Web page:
• You have to do regular maintenance and updates on your WordPress site every few months. You can’t just leave it laying around or you might make your site vulnerable to getting hacked.

 

Within the next year, I’m hoping to develop my own WordPress event theme.
Do you have any specific requests or features you’d like to see in an event theme?
Let me know in the comments below.
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One Way to Battle Your Day-to-Day Overwhelm Monster

Your Day-to-Day Overwhelm Monster

Have you ever noticed how a simple task can turn into the thing that pushes you over the edge?
Do you ever find yourself having the same annoying thoughts over and over again, like:
  • Which hex color is that supposed to be?
  • Where did I put the password for my WordPress login?
  • I wish Tara hadn’t gone on vacation, she’s the only one that knows the printer we used for last year’s T-shirts.
  • What are the dimensions for Facebook’s cover photo?
On their own, none of these things are difficult to manage or figure out. But they become overwhelming and frustrating because they’re like a series of speed bumps that you encounter over and over again.

One minute you’re looking for the contact info for the T-shirt printer, then you notice on their website that they’re now offering stickers, and then “BAM!” – you’re down the rabbit hole and it takes you 10-15 minutes longer to do the one simple task you were supposed to be doing.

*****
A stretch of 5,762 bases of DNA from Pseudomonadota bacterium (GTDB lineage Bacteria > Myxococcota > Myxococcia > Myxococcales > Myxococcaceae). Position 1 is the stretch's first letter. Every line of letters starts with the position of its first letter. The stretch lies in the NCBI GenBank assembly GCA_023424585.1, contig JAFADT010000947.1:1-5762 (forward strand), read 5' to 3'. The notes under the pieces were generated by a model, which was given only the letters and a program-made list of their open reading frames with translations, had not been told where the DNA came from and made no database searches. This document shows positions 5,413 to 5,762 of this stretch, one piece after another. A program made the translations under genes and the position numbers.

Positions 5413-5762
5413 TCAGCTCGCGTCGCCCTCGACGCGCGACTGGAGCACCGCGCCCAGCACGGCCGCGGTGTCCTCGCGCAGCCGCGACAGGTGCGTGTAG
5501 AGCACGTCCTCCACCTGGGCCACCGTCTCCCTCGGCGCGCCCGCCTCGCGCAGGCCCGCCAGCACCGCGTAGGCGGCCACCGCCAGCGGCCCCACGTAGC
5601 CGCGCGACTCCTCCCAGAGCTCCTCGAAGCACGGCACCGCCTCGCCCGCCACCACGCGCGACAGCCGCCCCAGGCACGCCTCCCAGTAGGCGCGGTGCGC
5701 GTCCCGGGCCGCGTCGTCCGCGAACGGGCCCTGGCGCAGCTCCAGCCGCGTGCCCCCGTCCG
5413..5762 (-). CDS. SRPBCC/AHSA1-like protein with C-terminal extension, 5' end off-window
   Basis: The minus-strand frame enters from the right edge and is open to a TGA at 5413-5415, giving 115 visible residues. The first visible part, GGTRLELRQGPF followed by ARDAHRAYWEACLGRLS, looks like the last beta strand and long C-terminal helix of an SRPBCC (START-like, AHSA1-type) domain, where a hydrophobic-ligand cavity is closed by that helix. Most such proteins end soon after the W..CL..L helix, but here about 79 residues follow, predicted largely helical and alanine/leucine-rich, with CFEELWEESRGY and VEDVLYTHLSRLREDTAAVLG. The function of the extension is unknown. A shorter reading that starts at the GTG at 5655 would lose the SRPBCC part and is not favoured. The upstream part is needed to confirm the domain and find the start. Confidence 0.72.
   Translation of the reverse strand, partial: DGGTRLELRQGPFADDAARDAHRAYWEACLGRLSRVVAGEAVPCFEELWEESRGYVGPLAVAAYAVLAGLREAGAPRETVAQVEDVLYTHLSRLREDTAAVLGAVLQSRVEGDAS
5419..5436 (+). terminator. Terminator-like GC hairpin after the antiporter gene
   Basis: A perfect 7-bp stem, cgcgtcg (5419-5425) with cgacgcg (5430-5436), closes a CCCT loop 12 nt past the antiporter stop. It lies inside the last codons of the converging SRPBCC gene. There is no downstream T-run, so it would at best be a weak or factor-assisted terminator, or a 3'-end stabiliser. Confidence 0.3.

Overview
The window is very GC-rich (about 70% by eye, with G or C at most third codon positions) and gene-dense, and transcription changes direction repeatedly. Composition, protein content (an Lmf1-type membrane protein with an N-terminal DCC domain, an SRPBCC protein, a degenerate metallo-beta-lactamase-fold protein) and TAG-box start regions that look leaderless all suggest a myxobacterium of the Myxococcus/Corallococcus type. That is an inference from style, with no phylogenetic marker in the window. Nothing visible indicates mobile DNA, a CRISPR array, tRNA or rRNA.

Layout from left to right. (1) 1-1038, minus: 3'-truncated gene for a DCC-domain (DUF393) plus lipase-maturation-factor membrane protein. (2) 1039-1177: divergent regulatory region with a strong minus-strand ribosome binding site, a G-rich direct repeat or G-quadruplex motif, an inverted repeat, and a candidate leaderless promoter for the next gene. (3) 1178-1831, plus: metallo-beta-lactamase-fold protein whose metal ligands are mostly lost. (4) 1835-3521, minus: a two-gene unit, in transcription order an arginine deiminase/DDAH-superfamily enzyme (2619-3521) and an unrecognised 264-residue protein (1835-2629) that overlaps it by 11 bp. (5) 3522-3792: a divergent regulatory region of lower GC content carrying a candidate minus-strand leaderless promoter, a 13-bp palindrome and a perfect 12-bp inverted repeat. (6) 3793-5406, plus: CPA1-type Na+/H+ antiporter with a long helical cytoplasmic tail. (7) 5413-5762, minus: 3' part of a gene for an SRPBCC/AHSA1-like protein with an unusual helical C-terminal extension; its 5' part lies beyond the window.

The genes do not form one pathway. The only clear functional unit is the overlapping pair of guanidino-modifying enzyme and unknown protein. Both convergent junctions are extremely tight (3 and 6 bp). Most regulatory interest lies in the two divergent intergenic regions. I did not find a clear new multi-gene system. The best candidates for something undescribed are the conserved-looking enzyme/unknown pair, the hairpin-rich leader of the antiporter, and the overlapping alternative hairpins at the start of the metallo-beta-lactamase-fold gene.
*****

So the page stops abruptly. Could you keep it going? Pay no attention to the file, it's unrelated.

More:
All of these things add up and by the end of the day you feel like you’ve barely scratched the tip of your to-do list.

I catch myself in this cycle all the time and it drives me bonkers. The same little questions or tasks keep resurfacing. Things that I don’t do often enough to remember, but they come up enough that it’s frustrating when I have to go digging through my email, files, the internet, or the trillion sticky notes all about my workspace.

They are all things that should take a second or two to find and not completely interrupt your flow.
Finally, I realized: Hey, why don’t I start keeping a list of all the “things” that keep resurfacing and put them in one place that I can easily access?